AFL tribunal under fire over 'absolute joke' decision on Charlie Ballard

Daniel Harford has lashed out over the call to allow the Gold Coast Suns star to play in round three.

Charlie Ballard, pictured here striking Matt Guelfi in the AFL.
Charlie Ballard had his AFL striking charge downgraded from a suspension to a fine. Image: Fox Footy

Former Hawthorn player Daniel Harford has lashed out at the AFL tribunal after Charlie Ballard's suspension for striking Matt Guelfi was downgraded to a fine. The Gold Coast player was initially hit with a one-match ban for the incident against Essendon last weekend, before it was downgraded by the tribunal on Tuesday night.

Ballard is now free to line up for the Suns against Geelong in round three after the tribunal ruled that he had intended to fend off Guelfi, rather than strike him to head. Ballard had challenged the grading of 'intentional', arguing he was instead 'careless' in trying to fend his way past Essendon opponents that were blocking him.

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"My intent was just to not get blocked really ... I was just trying to avoid that in the most efficient way," he said.

AFL tribunal chair Jeff Gleeson agreed, changing the intentional conduct grading to careless, which results in a small fine rather than one-match ban. "Put simply, some blows would be a strike if intended to land on the head, that would not be a strike if intended to land on the arm or chest," he said.

But the downgrade has angered Harford, who believes the game “has been done a disservice" as a result. Harford said on RSN radio on Wednesday: “In this current environment, let alone the fact that the standards and the expectations of the game and fans have changed significantly in the last 10 years, that is an absolute joke. The game has been let down by that outcome.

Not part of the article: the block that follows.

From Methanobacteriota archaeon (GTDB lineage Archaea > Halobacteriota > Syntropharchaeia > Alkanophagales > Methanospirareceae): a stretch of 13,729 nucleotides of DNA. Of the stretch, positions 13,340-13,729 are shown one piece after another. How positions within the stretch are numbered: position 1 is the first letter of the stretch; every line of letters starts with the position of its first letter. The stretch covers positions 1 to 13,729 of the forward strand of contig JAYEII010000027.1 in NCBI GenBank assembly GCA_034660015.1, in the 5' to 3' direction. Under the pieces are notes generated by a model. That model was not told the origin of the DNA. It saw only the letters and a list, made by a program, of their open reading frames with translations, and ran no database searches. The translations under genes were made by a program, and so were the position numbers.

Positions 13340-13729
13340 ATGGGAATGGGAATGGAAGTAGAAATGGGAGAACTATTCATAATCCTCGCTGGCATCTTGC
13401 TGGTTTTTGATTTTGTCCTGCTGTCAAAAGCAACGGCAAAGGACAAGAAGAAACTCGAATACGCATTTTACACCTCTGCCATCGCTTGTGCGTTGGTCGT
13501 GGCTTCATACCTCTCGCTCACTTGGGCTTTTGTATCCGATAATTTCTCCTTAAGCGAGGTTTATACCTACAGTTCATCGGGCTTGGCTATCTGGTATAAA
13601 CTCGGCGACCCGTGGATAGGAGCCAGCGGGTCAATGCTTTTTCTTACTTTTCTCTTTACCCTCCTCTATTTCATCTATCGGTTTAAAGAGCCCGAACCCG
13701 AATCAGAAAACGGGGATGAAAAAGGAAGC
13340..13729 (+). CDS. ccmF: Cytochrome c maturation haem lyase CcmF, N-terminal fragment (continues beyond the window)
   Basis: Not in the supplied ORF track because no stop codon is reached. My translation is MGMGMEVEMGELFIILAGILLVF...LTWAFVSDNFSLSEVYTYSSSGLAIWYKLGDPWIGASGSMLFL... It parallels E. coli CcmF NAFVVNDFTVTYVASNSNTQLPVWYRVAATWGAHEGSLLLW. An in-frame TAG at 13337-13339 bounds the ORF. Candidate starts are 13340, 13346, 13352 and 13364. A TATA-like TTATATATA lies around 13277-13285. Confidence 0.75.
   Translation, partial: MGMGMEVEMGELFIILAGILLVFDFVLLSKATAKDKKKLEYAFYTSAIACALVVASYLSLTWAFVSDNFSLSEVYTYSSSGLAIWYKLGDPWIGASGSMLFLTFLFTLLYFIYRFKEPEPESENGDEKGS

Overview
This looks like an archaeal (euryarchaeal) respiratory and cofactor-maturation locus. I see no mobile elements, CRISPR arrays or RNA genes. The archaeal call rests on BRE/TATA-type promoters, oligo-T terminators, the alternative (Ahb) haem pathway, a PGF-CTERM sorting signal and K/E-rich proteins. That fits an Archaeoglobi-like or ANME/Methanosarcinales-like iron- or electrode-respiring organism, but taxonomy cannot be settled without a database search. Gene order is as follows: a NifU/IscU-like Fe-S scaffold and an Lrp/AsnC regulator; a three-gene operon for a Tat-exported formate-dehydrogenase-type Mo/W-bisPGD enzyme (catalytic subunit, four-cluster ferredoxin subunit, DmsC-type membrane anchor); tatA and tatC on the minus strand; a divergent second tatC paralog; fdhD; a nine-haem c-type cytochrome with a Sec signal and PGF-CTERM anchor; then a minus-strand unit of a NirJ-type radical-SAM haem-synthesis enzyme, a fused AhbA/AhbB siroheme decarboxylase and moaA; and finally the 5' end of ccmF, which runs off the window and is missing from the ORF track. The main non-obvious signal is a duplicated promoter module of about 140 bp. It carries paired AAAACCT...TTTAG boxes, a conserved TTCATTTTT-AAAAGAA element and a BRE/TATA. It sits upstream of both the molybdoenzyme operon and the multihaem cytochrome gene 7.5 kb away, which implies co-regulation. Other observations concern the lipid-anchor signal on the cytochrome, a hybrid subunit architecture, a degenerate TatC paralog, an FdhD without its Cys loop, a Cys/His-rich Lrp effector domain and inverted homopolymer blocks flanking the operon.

“We saw a player, who was clearly frustrated and chose to strike an opponent in the neck, which was judged the head, with his forearm – and they were able to get that downgraded from intentional to careless. In any system, let alone my football and non-football act system, that’s as intentional as you’ll come across.

"If you choose to raise your arm and strike someone in the neck/head region, you should be suspended before you even get in the tribunal doors. That is a joke. I’m so disappointed, so angry about that … I could not believe that got downgraded.”

Harford said the AFL needs to crack down on actions like Ballard's. “Even if they have to go and do the whole ‘potential for injury’ stuff again or make a bit of a stand on it, stop whacking blokes in the head. Elbow, forearm, fist – whatever it is, stop it,” Harford said.

“We heard Chris Scott the other day talking about the ruck situation and just tell the players what they can’t do and they’ll do it – well, if there’s no deterrent, they won’t because they keep doing stupid stuff like this and getting away with it.”

Nathan Broad, pictured here after a dangerous sling tackle on Patrick Parnell.
Nathan Broad was hit with a four-game ban for his dangerous sling tackle. Image: Getty

Nathan Broad slapped with four-game suspension

Elsewhere on Tuesday night, Richmond star Nathan Broad was slapped with a four-game ban over a sling tackle that left Adelaide's Patrick Parnell concussed. Richmond had been seeking a downgrade to a three-game ban for Broad, but the tribunal rejected their argument that his clean record (no previous suspensions) was a compelling reason to go down from four matches.

Gleeson accepted that Broad was genuinely remorseful, but said his actions were "unquestionably dangerous". He added: "Players must do all they reasonably can not to cause avoidable head injuries to their fellow players. Every player is now taken to be aware of the damaging and sometimes long-term consequences of concussion."

with AAP

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